Hospital revenue trailing budget
Wednesday, May 03, 2006
by Jonathan Lipman
Cook County's hospitals have collected about $23 million less than expected so far this year despite long-promised overhauls of the hospital billing systems.
The county health bureau has collected about $81 million of the $104 million projected by budget planners, according to a summary of the county's first fiscal quarter, which ended March 31.
"We're going to continue to monitor that," Comptroller Walter Knorr said. "Certainly, we're concerned anytime you have a shortfall ... but it's just a matter of keeping after the hospital and making sure they collect."
With other county fees also coming in below projections and sales and cigarette taxes doing better than expected, the county is about $16 million, or about 3 percent, behind on overall revenues for the first quarter.
Knorr said it was too early to worry about an impact on the county's overall $3 billion budget, but commissioners were less confident.
"I'd like to know what the plan is to get the numbers up," said Commissioner Bobbie Steele (D-Chicago). "By the end of the year, we'll have lost $100 million. We have to figure out why."
Commissioner Mike Quigley (D-Chicago) said he's beginning to worry the county will go broke before the end of the year.
"Their patient volume is up and their revenues are down, and that makes no sense," Quigley said. "They better detail a plan."
Stroger, Provident and Oak Forest hospitals care for some of the sickest and poorest of the region's patients and turn no one away regardless of ability to pay. Still, many of the patients are covered by Medicaid and other programs and can pay something for their care.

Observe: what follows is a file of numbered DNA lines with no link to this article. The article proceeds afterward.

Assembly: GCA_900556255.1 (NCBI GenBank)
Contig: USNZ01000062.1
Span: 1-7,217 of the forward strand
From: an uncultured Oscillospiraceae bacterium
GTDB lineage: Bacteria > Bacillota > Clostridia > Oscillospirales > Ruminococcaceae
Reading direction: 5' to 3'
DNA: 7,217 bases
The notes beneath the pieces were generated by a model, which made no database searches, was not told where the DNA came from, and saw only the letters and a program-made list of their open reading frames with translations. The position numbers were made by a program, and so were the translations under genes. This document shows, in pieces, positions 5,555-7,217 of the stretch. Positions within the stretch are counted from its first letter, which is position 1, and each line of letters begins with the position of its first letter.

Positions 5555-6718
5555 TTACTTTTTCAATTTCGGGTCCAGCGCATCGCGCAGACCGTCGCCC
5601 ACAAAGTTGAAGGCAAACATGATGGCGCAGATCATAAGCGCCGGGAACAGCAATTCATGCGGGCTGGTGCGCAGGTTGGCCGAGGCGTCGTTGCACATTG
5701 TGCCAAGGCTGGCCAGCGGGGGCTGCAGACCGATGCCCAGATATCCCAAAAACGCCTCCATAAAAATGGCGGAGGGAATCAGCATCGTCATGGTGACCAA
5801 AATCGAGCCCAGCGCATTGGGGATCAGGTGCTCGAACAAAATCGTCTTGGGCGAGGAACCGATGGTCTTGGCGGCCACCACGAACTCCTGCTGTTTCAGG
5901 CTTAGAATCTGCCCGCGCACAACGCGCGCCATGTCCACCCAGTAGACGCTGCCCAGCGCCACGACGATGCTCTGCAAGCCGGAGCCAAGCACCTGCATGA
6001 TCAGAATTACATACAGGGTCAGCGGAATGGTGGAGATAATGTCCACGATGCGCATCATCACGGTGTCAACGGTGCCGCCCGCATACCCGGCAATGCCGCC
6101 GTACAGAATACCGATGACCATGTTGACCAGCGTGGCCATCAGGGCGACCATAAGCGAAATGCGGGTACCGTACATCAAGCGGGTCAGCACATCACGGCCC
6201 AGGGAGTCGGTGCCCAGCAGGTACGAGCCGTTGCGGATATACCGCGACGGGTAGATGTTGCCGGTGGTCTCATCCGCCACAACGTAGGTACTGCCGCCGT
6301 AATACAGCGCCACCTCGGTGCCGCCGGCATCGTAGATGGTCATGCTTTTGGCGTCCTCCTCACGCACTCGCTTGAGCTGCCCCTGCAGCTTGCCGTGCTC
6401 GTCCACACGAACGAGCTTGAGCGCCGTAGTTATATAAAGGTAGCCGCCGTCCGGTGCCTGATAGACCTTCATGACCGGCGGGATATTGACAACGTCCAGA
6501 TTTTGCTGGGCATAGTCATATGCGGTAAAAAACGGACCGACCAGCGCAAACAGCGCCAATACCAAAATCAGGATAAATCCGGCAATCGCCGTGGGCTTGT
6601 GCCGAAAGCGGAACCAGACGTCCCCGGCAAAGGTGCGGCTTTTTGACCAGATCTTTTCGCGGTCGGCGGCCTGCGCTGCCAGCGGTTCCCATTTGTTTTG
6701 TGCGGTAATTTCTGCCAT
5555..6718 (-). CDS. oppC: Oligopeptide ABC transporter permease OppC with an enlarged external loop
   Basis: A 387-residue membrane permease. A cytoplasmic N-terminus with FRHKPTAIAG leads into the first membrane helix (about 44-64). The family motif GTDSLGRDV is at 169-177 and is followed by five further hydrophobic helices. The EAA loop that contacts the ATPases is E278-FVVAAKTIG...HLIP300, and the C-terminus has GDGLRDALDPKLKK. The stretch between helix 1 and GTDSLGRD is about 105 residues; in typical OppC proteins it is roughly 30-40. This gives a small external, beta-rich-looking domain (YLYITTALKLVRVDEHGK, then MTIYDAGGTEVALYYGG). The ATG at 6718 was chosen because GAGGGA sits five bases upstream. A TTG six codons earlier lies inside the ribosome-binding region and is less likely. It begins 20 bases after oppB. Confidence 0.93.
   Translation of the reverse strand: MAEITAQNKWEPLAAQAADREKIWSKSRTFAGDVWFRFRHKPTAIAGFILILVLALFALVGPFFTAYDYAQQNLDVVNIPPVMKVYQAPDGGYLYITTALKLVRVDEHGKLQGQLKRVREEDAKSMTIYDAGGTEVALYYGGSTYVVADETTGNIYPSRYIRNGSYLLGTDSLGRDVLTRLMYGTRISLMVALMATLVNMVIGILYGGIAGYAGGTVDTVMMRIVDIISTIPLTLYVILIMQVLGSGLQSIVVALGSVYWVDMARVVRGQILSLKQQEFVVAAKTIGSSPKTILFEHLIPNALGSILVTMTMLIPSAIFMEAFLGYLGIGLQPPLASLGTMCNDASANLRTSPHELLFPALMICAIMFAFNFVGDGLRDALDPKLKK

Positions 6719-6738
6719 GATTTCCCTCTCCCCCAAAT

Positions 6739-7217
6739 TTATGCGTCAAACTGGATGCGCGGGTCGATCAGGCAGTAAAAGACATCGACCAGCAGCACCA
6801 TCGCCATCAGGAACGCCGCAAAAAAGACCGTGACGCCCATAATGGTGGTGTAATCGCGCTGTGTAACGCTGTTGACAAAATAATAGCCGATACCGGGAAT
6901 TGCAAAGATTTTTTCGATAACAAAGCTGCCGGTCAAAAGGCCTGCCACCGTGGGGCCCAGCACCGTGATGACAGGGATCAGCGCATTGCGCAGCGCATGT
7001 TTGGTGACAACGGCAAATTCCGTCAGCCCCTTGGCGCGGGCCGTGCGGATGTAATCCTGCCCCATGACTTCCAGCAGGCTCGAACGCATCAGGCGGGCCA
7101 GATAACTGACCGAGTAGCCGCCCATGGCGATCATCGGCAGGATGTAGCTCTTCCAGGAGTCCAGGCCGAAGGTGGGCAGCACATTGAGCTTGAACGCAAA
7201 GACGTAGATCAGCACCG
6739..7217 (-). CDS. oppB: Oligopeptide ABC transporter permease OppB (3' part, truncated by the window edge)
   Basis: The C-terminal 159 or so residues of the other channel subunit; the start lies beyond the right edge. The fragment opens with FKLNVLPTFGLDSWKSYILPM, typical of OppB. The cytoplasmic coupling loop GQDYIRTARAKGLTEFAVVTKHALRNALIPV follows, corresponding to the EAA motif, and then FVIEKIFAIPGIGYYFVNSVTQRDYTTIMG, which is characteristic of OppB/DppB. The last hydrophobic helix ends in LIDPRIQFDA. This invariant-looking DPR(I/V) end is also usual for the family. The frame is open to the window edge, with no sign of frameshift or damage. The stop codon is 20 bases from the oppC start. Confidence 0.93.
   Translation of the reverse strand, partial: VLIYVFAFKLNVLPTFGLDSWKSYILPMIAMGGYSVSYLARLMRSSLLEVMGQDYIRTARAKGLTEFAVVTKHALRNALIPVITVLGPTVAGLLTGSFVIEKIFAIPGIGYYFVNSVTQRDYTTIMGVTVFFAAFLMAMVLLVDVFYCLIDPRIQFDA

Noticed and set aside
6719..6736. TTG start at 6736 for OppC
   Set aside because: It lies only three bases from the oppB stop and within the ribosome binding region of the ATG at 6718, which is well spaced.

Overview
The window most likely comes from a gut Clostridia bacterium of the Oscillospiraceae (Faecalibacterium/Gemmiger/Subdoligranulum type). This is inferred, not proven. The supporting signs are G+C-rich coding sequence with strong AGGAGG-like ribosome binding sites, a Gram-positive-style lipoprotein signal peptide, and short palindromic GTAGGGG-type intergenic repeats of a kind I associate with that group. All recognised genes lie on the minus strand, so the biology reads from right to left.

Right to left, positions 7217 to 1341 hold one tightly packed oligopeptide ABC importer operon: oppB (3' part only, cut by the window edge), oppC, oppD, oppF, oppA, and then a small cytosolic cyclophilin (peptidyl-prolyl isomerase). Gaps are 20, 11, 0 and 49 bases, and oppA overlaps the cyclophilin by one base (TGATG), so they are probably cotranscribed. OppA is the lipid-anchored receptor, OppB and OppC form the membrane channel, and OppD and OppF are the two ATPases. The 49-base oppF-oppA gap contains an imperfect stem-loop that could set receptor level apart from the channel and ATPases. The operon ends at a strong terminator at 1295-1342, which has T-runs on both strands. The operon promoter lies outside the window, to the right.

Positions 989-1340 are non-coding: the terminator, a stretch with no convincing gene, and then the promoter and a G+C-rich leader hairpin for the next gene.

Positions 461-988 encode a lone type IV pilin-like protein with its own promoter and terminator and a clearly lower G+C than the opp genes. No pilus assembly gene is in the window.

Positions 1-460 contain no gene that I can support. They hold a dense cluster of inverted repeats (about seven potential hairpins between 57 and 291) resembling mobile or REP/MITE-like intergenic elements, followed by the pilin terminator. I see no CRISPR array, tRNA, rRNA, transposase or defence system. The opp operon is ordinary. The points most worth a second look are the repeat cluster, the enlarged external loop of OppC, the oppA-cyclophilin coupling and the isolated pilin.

County health officials were not available for comment Tuesday afternoon.
Health bureau chief Daniel Winship has repeatedly promised an overhaul in the billing system, including retraining employees and the use of new software to create "superbills" that better track all of a patient's services.
"They tried to implement this superbill and they give you this hyped report, and then it kind of dies out," Steele said. "I haven't seen too much of a difference."
Against the advice of budget staff, commissioners voted to increase projections for cigarette taxes and some fees when passing the 2006 budget. Cigarette taxes are so far $7.6 million ahead of projections, but Knorr warned much of the boost came from a one-time floor audit that will not carry through the rest of the year.
The county also is spending below budget, Knorr said, so cash flow will not be an issue.
Quigley said he was less sure.
"Don't let the percentages fool you, $16 million would be a significant tax hike," Quigley said. "It was extraordinarily irresponsible to budget like this."